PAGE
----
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But rather to tell how, if art could tell,

How from that sapphire fount the crisped brooks,

Rolling on orient pearl and sands of gold,

With mazy error under pendent shades

Ran Nectar, visiting each plant, and fed

Flowers worthy of Paradise, which not nice art

In beds and curious knots, but nature boon

Pour'd forth profuse on hill, and dale, and plain,

Both where the morning sun first warmly smote

The open field, and where the unpierced shade

Imbrown'd the noontide bowers. Thus was this place

A happy rural seat of various view:

Groves whose rich trees wept odorous gums and balm,

Others whose fruit, burnish'd with golden rind,

Hung amiable, Hesperian fables true,

If true, here only, and of delicious taste.

Betwixt them lawns, or level downs, and flock

Grazing the tender herb, were interposed,

Or palmy hillock, or the flowery lap

Of some irriguous valley spread her store,

Flowers of all hue, and without thorn the rose.

Another side, umbrageous grots and caves

Of cool recess, o'er which the mantling vine

Lays forth her purple grape, and gently creeps

Luxuriant: meanwhile murmuring waters fall

Down the slope hills, dispersed, or in a lake,

That to the fringed bank with myrtle crown'd

Her crystal mirror holds, unite their streams.

The birds their choir apply; airs, vernal airs,

Breathing the smell of field and grove, attune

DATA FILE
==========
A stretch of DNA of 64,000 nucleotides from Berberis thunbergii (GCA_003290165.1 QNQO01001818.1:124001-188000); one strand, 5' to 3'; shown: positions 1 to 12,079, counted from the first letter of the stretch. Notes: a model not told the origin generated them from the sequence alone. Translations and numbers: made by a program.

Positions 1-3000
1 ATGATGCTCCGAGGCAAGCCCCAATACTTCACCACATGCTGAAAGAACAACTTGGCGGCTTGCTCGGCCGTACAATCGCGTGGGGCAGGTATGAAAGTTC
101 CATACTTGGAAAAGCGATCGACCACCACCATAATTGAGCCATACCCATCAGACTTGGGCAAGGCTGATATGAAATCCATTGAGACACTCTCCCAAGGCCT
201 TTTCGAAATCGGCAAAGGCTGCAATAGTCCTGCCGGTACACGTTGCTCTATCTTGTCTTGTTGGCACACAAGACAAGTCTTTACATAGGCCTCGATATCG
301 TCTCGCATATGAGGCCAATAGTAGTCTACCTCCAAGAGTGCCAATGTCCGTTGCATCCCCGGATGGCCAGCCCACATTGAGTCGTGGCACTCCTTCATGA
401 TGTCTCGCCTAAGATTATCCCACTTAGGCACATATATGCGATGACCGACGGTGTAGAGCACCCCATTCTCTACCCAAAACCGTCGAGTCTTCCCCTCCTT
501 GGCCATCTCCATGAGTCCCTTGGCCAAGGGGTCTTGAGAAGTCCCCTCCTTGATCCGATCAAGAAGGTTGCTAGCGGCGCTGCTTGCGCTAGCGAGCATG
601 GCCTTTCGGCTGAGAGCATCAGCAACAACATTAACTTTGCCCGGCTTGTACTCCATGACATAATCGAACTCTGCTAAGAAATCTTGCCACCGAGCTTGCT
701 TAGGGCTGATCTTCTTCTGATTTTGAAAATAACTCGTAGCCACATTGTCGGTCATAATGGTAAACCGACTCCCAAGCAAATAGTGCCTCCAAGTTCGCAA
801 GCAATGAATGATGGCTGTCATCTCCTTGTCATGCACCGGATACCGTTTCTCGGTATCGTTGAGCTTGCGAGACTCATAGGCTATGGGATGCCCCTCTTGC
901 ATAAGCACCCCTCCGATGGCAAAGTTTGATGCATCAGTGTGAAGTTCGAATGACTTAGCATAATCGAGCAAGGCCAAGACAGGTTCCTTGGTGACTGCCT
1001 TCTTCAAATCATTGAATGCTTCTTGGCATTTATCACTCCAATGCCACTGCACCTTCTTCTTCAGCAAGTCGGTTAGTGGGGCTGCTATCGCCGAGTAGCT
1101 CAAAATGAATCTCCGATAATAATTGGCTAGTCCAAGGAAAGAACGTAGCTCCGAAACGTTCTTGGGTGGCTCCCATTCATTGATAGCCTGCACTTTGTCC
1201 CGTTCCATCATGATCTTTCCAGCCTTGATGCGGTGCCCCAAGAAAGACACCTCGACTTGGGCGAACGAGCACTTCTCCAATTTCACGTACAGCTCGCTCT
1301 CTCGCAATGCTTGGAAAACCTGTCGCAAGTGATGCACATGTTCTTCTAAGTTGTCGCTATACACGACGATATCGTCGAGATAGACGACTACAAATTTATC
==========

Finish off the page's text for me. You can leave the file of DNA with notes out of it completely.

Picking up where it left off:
The trembling leaves, while universal Pan,

Knit with the Graces and the Hours in dance,

Led on the eternal Spring. Not that fair field

Of Enna, where Proserpine gathering flowers,

Herself a fairer flower, by gloomy Dis

Was gather'd, which cost Ceres all that pain

To seek her through the world; nor that sweet grove

Of Daphne by Orontes and the inspired

Castalian spring might with this Paradise

Of Eden strive ; nor that Nyseian isle

Girt with the river Triton, where old Cham,

Whom Gentiles Ammon call and Lybian Jove,

Hid Amalthea and her florid son

Young Bacchus from his stepdame Rhea's eye;

Nor where Abassin kings their issue guard,

Mount Amara, though this by some supposed

True Paradise, under the Ethiop line

By Nilus's head, enclosed with shining rock,

A whole day's journey high, but wide remote

From this Assyrian garden, where the fiend

Saw undelighted all delight, all kind

Of living creatures new to sight and strange.